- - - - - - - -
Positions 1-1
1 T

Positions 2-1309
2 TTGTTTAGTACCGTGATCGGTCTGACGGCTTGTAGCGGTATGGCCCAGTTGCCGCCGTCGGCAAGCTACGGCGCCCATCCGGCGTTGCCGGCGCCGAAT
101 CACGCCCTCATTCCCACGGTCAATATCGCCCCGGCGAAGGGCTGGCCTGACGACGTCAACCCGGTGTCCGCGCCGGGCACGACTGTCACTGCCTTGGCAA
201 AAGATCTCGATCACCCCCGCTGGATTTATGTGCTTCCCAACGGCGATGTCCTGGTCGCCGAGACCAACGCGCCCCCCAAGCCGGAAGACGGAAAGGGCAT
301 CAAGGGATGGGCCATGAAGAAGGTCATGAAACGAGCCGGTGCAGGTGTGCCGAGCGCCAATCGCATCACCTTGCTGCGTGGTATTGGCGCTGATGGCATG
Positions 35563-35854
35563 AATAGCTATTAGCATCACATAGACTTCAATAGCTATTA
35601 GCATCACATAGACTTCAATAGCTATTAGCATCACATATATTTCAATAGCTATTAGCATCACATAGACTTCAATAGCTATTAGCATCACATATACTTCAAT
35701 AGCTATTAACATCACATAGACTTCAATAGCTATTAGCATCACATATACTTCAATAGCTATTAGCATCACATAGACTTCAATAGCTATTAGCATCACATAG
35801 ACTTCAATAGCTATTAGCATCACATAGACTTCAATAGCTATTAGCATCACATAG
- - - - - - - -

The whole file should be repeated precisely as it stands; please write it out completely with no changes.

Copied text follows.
Positions 1-1
1 T

Positions 2-1309
2 TTGTTTAGTACCGTGATCGGTCTGACGGCTTGTAGCGGTATGGCCCAGTTGCCGCCGTCGGCAAGCTACGGCGCCCATCCGGCGTTGCCGGCGCCGAAT
101 CACGCCCTCATTCCCACGGTCAATATCGCCCCGGCGAAGGGCTGGCCTGACGACGTCAACCCGGTGTCCGCGCCGGGCACGACTGTCACTGCCTTGGCAA
201 AAGATCTCGATCACCCCCGCTGGATTTATGTGCTTCCCAACGGCGATGTCCTGGTCGCCGAGACCAACGCGCCCCCCAAGCCGGAAGACGGAAAGGGCAT
301 CAAGGGATGGGCCATGAAGAAGGTCATGAAACGAGCCGGTGCAGGTGTGCCGAGCGCCAATCGCATCACCTTGCTGCGTGGTATTGGCGCTGATGGCATG
Positions 35563-35854
35563 AATAGCTATTAGCATCACATAGACTTCAATAGCTATTA
35601 GCATCACATAGACTTCAATAGCTATTAGCATCACATATATTTCAATAGCTATTAGCATCACATAGACTTCAATAGCTATTAGCATCACATATACTTCAAT
35701 AGCTATTAACATCACATAGACTTCAATAGCTATTAGCATCACATATACTTCAATAGCTATTAGCATCACATAGACTTCAATAGCTATTAGCATCACATAG
35801 ACTTCAATAGCTATTAGCATCACATAGACTTCAATAGCTATTAGCATCACATAG